Tigers growl again; football talent helping

The strangest team in major league baseball this year may well be the Detroit Tigers, who are managed by Sparky Anderson; sometimes have two former football All-Americans in their starting lineup; and are extremely partial to Hot Sauce.

The latter, if you didn't know, is the nickname his teammates have given pitcher Kevin Saucier, whose 1.67 earned-run average working out of the bullpen has kept the Tigers solvent all season. When Saucier's sinker is at its best, about all opposing hitters can do with it is beat it into the ground for routine double plays.

The ex-football stars are outfielder Kirk Gibson and part-time first baseman Rick Leach.Gibson, a wide receiver who caught 112 passes for 2,347 yards and 24 touchdowns in four years at Michigan State, has the power to hit home runs one-handed. Leach, a starting quarterback at the University of Michigan for all four years, hasn't mastered the breaking ball. But given time, he too, has the potential to play every day. What Anderson brings to this collection of free spirits is the experience of two world championships, four pennants, and five division titles with the Cincinnati Reds. Few managers have Sparky's mental gift for playing the game two and three innings ahead, regularly anticipating situations before they happen.

If you believe in the theory that a team is no stronger than its catcher, double-play combination, and center fielder, it's no wonder the Tigers have been doing so well. Detroit has one of the best young catchers in the American League in Lance Parrish, an excellent shortstop-second baseman duo in Alan Trammell and Lou Whitaker, and of course the speedy Gibson in center.

While Detroit's pitching overall is rated no better than fifth in right-hander Jack Morris, who might have won 20 games if it hadn't been for the strike. And Milt Wilcox has benefited from the forkball taught to him in spring training by pitching coach Roger Craig, who also got Wilcox to throw an overhead curve in place of a slider that in the past had been only so-so.

While most experts figured that Detroit was still a year away. Anderson has obviously accepted no such timetable -- and so far he's been able to keep the team running on his own speeded-up schedule.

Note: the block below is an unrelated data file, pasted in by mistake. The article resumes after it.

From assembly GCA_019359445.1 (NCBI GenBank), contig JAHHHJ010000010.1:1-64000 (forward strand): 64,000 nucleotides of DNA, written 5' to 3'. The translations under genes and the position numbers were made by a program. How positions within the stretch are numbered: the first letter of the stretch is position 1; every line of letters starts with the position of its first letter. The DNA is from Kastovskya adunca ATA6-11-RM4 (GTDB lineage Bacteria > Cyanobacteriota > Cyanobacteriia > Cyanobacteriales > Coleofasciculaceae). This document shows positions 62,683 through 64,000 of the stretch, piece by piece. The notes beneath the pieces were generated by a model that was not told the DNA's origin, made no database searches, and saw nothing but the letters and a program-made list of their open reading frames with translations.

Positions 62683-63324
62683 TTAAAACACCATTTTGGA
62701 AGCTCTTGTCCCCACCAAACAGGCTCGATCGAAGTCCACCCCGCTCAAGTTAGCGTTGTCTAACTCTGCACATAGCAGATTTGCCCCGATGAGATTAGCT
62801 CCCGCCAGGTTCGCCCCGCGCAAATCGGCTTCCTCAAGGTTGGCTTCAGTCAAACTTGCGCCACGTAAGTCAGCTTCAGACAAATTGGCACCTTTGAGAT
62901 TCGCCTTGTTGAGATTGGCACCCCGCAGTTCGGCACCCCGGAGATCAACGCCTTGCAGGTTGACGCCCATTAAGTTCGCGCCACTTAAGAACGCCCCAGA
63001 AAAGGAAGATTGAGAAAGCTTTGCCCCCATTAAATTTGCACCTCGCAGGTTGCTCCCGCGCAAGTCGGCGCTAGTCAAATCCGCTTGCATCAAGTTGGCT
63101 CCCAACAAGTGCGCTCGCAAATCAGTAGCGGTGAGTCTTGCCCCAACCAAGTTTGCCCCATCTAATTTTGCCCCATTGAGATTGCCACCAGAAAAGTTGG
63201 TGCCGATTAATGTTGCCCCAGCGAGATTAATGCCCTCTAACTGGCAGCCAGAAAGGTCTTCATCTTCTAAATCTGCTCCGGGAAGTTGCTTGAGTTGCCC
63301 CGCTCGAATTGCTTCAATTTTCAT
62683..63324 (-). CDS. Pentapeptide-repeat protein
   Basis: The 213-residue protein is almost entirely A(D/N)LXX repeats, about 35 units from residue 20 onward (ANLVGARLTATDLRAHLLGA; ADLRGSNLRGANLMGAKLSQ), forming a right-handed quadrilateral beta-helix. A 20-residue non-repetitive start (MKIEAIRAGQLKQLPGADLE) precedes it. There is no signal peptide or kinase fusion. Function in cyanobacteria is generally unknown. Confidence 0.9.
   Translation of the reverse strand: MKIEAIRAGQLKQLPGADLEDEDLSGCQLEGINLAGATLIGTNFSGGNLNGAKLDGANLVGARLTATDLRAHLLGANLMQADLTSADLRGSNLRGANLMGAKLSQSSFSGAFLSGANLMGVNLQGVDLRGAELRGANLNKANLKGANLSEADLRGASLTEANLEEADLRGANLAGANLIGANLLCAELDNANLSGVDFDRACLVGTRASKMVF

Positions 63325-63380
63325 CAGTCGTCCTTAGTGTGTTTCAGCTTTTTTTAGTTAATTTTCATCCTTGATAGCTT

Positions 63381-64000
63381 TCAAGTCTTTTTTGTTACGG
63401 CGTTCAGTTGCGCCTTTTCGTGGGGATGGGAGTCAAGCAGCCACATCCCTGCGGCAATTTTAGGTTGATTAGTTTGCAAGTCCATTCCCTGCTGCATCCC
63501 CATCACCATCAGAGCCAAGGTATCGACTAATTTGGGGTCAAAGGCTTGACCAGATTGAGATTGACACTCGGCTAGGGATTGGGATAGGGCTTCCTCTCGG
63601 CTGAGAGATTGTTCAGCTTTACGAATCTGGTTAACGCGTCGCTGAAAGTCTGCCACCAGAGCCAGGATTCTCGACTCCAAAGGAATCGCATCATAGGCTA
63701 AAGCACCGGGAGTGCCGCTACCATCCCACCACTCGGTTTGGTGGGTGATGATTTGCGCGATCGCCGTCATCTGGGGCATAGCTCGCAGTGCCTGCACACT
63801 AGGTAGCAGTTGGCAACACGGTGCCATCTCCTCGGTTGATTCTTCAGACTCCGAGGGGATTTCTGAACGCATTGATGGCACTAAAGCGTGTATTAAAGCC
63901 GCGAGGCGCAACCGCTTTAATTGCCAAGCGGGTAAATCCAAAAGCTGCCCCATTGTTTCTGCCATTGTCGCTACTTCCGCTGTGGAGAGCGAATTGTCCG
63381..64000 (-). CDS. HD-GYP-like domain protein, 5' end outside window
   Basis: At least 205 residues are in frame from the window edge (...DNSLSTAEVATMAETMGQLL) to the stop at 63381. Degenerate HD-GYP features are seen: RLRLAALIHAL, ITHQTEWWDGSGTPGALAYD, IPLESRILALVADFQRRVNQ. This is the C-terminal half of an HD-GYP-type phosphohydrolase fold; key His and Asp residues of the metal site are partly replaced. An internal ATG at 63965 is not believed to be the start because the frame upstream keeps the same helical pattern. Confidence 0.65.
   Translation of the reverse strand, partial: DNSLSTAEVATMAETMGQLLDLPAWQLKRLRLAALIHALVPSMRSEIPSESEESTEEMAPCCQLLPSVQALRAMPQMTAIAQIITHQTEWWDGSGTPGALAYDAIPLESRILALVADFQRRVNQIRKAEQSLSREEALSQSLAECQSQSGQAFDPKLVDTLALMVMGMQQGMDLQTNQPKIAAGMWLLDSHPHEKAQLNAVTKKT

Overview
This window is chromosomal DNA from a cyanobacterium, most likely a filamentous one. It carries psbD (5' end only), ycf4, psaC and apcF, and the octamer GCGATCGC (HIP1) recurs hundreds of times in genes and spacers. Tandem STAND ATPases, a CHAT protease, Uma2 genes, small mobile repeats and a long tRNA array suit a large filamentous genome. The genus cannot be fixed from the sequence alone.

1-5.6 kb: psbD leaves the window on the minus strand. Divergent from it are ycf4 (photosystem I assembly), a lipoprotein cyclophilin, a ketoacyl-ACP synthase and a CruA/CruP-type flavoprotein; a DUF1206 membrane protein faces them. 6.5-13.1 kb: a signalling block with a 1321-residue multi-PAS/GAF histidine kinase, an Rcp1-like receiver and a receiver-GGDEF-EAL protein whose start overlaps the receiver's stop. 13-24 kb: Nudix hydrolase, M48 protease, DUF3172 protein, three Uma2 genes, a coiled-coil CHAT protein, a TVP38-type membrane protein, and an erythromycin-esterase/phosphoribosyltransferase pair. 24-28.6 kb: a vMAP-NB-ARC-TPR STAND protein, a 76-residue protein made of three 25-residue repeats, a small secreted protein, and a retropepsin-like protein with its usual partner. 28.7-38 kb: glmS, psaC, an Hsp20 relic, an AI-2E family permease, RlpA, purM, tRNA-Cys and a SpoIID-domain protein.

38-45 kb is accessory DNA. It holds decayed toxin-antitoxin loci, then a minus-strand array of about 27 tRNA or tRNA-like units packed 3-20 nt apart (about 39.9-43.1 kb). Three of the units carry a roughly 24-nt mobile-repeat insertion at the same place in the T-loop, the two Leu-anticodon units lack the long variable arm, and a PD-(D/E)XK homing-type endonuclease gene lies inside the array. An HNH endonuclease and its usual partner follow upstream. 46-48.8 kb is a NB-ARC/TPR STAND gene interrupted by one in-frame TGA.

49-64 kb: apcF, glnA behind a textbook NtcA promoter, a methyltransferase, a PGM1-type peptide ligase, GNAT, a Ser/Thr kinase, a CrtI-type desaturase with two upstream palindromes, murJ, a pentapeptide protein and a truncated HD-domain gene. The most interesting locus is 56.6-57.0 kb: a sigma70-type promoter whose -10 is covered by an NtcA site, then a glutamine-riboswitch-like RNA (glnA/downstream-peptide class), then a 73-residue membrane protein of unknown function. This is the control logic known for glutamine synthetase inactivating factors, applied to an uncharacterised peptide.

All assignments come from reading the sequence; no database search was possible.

Pitcher Nolan Ryan of the Houston Astros, in the language of baseball's locker room, has always thrown heat, often embarrassing hitters by striking them out. And although most good hitters prefer fastball pitchers, Ryan is just naturally wild enough so that most don't really have the courage to dig in against him.

The fifth no-hitter of Ryan's career last Saturday against the Los Angeles Dodgers in the Houston Astrodome was an eye-compelling performance, in which he struck out 11 and walked three. In fact, of the last 19 dodgers to face him, only four got the ball out of the infield.

Ryan's fifth no-hitter gives him one more than Sandy Koufax had with Los Angeles. But get this -- Nolan during his career has also thrown seven one-hitters, 13 two-hitters, and 20 three-hitters. The Astros signed Ryan as a free agent two years ago at $1 million per season.

It is nearly always a surprise when a team releases a shortstop still in his 20s, especially if he has had a couple of decent seasons as a starter in the big leagues.

But it happened last December when the New York Mets told shortstop Bill Almon that he was no longer needed and gave him his release. At first, when there were no takers, almon tried to generate some interest by calling the Boston Red Sox, who had just traded shortstop Rick Burleson to the California Angels.

Finally, the Chicago White Sox, after some lobbying by infield coach Bobby Winkles, gave Almond a chance to show what he could do in spring training. Bill not only made the team, he played his way into a starting role and turned into one of this season's big surprises -- especially at the plate, where he has kept his average at or above .300 most of the year.

"I remembered that Bill had played well at shortstop for the San Diego Padres the year before they got Ozzie Smith, and that he had often looked over good with the bat," Winkles said.

"Although Bill had never been more than what I call a robot player in the field, meaning that his hands weren't always what they should be, I felt that with work we could eliminate that problem," Bobby continued. "The point is, Almon has been one of the best shortstops in the American League this year and out leading hitter -- and he's still a young man."

Most baseball people laughed back on Sept. 7 when the Montreal Expos, only 1 1/2 games out of first place in the National League East, fired manager Dick williams and replaced him with Jim Fanning, the club's director of player personnel.

After all, Williams was an All-Star pilot who had led Boston to its 1967 "Impossible Dream" pennant and guided the Oakland A's to two World Series victories.

fanning, on the other hand, hadn't managed since 1962, when he handled a Class A farm team for the Milwaukee Brewers. But Jim's magic touch, which is much less abrasive than Williams's, has the expos playing close to .600 ball and threatening to finish in the NL East!

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